I'd imagine that all of them are processed in a 'serial' way which may reduce performance compared to tables that doesn't need to access that number.
In theory, yes. In practice, you would have to measure the effect to know if it is important.
The current rowversion value is cached in memory and atomically updated using a cmpxchg instruction (in
DBTABLE::GetNewDbTimestamp). Any collisions due to multiple sessions requesting a new rowversion value concurrently are handled by a spinlock (type
DBTABLE in sys.dm_os_spinlock_stats). Monitoring backoffs and sleeps in that DMV is probably the first step to see if it might be causing a problem.
Compared with the extensive work needed to actually insert or update a row, maintaining the timestamp value is probably pretty trivial. The only way to really be sure though would be to test it on a suitable workload inserting or updating many tables with rowversion columns concurrently.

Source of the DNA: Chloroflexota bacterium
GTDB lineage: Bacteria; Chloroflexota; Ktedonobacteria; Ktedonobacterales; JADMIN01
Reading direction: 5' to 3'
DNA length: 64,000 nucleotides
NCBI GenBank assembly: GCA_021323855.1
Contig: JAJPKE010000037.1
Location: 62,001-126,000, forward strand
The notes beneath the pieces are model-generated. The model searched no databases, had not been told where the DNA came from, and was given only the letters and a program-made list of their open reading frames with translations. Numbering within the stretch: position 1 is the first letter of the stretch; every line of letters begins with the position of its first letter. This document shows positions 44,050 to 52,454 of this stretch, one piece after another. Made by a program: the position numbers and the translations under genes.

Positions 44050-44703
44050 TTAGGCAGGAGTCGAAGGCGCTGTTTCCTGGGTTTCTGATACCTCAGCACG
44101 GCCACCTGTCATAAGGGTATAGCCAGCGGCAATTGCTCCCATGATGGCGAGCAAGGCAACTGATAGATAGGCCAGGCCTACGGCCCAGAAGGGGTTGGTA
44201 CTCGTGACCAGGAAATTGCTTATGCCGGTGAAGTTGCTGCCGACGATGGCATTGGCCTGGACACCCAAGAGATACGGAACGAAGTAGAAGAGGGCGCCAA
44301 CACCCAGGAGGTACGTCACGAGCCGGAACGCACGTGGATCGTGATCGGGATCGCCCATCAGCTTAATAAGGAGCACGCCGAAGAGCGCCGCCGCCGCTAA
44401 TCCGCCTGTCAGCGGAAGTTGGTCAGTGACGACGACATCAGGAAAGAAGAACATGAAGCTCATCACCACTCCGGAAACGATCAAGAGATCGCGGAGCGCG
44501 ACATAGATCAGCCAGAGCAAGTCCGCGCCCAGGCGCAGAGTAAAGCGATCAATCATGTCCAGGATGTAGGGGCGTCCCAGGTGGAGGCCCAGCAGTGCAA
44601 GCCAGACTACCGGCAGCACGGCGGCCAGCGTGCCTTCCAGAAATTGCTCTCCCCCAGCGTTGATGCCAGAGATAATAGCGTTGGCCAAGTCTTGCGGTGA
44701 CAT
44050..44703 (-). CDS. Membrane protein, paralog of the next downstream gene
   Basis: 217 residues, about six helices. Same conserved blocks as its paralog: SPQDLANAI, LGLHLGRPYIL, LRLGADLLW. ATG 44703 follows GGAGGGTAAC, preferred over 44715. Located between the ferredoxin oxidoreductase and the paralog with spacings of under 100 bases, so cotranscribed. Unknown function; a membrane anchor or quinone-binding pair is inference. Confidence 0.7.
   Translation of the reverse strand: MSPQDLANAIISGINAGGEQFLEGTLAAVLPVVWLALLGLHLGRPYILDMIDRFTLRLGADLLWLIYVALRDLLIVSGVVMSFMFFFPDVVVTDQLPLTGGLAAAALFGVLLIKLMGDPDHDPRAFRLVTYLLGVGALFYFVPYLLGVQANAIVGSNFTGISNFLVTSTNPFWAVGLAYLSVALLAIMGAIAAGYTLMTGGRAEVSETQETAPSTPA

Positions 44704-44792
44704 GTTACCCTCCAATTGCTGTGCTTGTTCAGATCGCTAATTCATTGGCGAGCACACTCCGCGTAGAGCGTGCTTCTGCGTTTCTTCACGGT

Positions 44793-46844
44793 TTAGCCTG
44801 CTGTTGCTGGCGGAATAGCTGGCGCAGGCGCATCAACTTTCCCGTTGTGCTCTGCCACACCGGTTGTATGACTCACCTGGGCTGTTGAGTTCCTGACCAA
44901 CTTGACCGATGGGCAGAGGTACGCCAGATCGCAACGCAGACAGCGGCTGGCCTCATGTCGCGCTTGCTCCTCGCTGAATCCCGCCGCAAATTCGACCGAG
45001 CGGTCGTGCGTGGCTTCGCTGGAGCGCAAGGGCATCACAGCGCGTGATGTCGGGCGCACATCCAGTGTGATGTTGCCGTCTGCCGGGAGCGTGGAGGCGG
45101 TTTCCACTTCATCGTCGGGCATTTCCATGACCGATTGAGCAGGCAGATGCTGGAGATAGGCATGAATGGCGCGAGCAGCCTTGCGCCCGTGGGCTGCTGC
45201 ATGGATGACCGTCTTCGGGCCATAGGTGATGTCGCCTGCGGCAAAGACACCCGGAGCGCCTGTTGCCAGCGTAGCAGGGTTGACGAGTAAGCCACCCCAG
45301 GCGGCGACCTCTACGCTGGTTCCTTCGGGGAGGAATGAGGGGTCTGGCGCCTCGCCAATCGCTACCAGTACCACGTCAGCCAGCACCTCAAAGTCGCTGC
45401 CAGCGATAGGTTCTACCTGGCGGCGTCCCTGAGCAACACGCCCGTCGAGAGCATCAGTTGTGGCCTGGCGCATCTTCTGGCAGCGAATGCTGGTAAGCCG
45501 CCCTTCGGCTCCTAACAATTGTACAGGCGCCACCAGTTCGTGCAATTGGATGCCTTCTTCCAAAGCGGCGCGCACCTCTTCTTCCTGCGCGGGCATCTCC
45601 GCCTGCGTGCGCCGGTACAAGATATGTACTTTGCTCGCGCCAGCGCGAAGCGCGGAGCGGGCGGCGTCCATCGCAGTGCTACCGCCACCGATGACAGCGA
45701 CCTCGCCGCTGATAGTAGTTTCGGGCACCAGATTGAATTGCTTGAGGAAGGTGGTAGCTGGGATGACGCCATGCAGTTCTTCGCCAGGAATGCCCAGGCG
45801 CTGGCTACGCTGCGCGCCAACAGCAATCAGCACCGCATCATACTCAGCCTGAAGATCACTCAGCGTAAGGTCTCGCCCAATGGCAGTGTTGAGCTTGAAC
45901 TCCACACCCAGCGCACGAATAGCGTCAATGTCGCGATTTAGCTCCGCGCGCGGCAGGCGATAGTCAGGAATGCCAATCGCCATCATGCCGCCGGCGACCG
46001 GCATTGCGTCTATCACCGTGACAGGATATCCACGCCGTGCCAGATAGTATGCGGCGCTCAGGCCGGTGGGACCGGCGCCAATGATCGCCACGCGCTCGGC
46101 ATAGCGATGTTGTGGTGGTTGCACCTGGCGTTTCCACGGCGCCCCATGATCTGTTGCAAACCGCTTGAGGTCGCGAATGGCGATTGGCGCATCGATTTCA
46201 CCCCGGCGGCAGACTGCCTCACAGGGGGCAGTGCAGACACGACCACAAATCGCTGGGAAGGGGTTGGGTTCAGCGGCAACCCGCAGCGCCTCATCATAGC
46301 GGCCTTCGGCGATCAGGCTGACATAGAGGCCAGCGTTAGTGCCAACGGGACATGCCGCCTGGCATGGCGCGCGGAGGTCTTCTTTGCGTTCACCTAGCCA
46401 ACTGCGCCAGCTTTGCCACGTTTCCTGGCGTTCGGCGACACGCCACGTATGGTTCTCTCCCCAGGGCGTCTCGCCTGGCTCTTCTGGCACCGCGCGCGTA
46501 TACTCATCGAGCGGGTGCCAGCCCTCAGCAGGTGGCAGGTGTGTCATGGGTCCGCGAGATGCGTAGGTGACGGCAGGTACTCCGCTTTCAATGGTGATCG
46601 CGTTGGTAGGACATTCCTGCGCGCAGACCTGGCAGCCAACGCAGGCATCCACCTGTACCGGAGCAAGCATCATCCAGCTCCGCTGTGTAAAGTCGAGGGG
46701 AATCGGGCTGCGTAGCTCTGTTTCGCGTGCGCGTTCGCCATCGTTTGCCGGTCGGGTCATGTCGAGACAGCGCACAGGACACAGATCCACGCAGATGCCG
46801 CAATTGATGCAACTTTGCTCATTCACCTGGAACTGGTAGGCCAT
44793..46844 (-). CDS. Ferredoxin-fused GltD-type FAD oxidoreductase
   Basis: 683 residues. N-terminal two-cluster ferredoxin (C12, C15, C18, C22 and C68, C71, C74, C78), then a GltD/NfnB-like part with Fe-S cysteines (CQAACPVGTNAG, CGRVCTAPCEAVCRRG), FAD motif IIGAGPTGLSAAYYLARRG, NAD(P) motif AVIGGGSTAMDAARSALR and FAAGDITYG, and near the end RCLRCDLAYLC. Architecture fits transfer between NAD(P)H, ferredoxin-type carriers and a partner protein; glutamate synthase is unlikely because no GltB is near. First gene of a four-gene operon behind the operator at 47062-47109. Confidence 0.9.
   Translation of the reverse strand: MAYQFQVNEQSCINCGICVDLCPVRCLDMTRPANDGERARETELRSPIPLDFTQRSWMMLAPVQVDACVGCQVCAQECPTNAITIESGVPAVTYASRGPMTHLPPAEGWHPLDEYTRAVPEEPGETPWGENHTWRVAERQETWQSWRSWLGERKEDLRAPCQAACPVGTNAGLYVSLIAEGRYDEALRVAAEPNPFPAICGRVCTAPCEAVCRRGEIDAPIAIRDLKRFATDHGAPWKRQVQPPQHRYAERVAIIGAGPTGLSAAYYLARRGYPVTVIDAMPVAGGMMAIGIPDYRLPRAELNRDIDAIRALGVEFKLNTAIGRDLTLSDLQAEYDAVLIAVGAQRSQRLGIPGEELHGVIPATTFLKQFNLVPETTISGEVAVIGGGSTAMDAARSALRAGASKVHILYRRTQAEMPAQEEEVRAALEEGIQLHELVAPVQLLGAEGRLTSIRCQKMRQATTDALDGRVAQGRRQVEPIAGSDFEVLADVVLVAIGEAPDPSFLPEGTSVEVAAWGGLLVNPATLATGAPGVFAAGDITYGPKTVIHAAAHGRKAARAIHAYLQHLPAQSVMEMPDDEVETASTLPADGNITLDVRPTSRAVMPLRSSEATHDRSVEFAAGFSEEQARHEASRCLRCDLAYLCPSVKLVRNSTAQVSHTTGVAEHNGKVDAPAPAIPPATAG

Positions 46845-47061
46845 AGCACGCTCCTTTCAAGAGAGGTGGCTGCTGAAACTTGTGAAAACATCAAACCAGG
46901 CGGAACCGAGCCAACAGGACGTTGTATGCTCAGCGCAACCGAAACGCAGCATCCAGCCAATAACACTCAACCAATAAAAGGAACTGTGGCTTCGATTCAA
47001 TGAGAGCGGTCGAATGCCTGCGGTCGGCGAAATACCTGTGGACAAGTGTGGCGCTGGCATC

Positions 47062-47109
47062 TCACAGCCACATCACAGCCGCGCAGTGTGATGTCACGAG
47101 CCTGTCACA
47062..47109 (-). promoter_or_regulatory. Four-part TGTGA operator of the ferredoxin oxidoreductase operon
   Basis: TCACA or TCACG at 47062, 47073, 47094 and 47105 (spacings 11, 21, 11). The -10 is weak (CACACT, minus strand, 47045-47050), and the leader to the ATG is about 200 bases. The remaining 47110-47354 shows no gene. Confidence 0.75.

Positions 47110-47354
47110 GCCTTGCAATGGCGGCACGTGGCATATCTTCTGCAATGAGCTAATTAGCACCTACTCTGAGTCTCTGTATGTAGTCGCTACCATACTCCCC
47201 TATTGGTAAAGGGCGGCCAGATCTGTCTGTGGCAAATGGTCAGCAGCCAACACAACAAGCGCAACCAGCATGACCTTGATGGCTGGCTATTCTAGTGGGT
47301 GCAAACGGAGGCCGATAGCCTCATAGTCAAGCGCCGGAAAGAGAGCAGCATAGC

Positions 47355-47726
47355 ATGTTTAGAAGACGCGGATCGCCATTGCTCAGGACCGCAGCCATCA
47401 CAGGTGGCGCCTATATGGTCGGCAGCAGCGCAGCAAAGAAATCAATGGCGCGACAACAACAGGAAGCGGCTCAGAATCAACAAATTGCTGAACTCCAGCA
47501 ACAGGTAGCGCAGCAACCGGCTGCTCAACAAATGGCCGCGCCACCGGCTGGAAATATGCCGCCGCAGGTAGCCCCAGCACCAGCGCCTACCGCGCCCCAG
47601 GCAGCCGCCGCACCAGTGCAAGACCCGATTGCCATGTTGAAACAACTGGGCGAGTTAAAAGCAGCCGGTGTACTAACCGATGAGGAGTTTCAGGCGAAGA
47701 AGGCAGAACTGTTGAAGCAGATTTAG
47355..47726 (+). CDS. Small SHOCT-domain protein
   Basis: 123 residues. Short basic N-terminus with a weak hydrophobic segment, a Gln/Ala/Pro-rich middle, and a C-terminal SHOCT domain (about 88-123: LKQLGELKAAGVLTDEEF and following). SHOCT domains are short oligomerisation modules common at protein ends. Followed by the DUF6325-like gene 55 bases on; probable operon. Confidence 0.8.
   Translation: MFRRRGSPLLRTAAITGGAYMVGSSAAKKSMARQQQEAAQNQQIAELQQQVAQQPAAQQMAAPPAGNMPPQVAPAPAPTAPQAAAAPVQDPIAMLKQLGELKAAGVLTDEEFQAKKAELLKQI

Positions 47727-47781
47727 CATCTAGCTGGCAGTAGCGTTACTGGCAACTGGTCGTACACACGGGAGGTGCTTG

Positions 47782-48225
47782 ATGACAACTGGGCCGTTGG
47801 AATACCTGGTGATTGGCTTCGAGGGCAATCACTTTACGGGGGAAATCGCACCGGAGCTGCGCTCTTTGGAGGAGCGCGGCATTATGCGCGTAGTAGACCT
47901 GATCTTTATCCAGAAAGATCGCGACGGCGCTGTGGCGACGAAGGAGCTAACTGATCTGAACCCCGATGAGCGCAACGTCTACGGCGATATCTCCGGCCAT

As a quick test, I ran two sessions inserting 500,000 rows with a single integer value into a table variable with a rowversion column. The batch was repeated 100 times on each connection for a total of 50,000,000 inserts each.
SET NOCOUNT ON;
DECLARE @T AS table (i integer, rv rowversion);
INSERT @T (i) SELECT N.n FROM dbo.Numbers AS N WHERE N.n BETWEEN 1 AND 500000;
Typical results were that execution took 45 seconds with:
With a binary(8) column default 0x, the same test runs for 15 seconds.
So there is definitely a cost associated with rowversion. I do doubt this would often be a major cause of problems though. Maybe if a large number of tables has rowversion columns and were all being inserted/updated at a high rate concurrently.
I suppose if natively compiled memory optimized tables ever support rowversion, we might get closer to the time when this becomes a real bottleneck with non-durable tables, but maybe not even then. Identity and sequences use a similar mechanism, and I have not heard any reports about that becoming a problem specifically.
Some related reading: